New research paper links infestations of sea lice on salmon farms to increasing sea lice burden on sea trout

Relationship between sea lice levels on sea trout and fish farm activity in western Scotland

S.J. Middlemas, R.J. Fryer, D. Tulett, J.D. Armstrong

Fisheries Management and Ecology: Volume 20, Issue 1, pages 68–74, February 2013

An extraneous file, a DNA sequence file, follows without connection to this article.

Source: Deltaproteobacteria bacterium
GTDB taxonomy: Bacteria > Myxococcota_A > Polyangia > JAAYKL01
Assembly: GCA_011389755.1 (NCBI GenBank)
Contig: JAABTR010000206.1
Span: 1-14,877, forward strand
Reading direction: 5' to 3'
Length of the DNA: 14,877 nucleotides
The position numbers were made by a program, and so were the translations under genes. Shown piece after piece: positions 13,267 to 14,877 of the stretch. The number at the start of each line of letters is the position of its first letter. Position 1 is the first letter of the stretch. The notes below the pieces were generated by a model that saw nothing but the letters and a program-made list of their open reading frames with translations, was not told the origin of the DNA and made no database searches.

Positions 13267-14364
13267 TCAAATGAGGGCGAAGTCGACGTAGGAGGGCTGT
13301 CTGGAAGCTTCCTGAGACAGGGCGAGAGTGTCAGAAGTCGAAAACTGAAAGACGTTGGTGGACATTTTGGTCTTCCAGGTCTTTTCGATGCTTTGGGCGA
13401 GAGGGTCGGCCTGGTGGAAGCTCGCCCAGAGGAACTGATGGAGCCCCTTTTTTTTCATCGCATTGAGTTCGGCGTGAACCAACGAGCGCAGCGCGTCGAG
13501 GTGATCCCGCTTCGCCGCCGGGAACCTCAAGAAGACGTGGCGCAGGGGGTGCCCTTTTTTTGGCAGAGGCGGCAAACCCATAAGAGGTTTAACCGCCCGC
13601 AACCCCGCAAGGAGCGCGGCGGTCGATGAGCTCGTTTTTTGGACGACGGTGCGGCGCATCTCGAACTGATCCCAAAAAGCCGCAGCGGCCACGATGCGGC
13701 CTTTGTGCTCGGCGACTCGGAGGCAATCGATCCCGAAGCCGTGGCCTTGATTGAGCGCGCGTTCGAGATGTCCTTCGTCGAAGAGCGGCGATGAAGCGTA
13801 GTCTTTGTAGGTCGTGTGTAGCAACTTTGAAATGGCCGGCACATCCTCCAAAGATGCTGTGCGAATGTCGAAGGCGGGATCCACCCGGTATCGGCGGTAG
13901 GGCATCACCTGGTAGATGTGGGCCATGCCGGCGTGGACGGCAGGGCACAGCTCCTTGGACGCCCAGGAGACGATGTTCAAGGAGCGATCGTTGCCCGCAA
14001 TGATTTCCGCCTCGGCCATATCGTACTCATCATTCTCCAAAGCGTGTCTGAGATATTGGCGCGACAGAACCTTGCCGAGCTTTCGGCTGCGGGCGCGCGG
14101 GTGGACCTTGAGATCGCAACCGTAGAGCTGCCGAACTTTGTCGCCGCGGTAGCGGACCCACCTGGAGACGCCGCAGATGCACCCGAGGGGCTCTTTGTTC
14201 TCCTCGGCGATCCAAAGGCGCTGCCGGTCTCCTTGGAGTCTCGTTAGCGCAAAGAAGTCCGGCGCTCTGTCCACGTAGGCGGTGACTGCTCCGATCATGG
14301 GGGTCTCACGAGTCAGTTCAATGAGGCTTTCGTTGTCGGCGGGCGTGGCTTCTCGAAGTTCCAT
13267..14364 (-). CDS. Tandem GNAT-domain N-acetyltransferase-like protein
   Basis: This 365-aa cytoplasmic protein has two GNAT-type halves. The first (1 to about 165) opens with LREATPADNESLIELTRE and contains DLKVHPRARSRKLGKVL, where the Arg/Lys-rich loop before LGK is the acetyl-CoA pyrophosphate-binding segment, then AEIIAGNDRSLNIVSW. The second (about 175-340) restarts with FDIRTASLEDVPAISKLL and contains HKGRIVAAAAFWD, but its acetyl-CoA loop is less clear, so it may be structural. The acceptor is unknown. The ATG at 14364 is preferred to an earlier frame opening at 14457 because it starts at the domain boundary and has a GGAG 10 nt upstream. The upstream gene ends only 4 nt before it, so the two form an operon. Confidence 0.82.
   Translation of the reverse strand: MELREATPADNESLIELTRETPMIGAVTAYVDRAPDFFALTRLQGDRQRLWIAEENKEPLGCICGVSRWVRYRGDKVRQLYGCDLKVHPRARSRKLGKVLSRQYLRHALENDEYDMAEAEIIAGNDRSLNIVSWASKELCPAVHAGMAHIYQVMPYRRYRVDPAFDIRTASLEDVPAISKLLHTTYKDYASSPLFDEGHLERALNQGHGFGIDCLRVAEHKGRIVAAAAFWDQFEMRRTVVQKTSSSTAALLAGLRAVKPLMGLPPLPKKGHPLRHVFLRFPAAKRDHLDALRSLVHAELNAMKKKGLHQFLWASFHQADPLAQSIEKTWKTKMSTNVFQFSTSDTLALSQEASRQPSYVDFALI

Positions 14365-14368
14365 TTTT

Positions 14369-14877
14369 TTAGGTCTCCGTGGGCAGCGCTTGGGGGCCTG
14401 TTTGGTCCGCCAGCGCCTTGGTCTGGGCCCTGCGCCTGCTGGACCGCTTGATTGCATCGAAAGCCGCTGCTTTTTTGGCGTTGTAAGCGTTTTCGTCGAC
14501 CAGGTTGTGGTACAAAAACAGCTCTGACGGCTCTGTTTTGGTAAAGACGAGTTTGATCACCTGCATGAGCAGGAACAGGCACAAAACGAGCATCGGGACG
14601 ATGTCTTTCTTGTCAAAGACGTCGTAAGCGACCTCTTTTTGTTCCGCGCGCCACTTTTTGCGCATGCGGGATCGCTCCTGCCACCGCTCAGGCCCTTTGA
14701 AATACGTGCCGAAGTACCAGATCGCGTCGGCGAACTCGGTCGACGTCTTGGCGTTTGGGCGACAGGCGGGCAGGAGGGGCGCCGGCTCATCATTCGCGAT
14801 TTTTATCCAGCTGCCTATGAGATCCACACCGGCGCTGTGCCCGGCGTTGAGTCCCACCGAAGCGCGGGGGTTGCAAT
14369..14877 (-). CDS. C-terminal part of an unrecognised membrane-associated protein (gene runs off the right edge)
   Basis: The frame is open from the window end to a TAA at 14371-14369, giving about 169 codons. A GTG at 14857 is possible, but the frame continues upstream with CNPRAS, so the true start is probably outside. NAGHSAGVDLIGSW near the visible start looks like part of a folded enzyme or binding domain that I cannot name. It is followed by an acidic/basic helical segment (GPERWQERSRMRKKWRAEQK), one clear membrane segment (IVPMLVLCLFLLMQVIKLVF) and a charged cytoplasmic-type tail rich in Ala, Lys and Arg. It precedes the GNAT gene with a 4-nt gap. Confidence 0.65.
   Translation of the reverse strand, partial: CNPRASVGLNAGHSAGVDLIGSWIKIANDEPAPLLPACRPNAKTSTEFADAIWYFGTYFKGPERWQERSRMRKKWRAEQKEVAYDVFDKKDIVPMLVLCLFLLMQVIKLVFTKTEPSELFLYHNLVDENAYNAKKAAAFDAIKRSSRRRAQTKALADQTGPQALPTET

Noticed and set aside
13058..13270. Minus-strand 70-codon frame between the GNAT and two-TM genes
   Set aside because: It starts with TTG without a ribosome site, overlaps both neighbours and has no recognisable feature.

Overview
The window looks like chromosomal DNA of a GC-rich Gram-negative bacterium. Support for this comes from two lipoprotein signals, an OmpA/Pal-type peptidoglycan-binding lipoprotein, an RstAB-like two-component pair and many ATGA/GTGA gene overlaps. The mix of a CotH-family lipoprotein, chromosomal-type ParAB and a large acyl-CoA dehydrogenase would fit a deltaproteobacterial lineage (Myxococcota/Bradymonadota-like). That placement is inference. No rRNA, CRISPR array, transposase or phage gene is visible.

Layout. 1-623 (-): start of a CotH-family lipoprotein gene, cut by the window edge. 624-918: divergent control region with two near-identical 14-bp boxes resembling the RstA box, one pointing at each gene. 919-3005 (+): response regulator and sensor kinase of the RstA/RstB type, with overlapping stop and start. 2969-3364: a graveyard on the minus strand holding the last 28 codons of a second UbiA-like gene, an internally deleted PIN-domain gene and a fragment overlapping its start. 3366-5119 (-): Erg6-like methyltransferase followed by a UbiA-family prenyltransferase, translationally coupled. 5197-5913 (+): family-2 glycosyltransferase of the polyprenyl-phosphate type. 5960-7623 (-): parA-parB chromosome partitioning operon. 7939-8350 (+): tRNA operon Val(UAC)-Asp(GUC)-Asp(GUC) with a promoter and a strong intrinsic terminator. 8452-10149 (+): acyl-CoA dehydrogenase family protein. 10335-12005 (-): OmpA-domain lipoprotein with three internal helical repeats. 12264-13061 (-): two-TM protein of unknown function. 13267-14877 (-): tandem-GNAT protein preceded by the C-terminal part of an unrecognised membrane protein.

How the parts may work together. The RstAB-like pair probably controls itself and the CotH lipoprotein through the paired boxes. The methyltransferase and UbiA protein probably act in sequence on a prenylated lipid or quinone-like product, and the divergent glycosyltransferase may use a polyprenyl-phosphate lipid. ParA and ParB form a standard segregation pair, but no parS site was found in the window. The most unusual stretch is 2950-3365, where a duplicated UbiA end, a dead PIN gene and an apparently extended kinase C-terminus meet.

The relationship between aquaculture and infestations of sea lice on sea trout, Salmo trutta L., is controversial. Here, the association between sea lice infestations on wild sea trout and characteristics of local Atlantic salmon, Salmo salar L., farms were investigated using data collected on the Scottish west coast. The proportion of sea trout with louse burdens above a critical level was positively related to the fork length of the sea trout and the mean weight of salmon on the nearest fish farm, and negatively related to the distance to that farm. The distance to the nearest fish farm did not influence the probability of infestations above the critical level beyond 31 km although there was considerable uncertainty around this cut-off distance (95% limits: 13–149 km). The results support a link between Atlantic salmon farms and sea lice burdens on sea trout in the west of Scotland and provide the type of information required for marine spatial planning.

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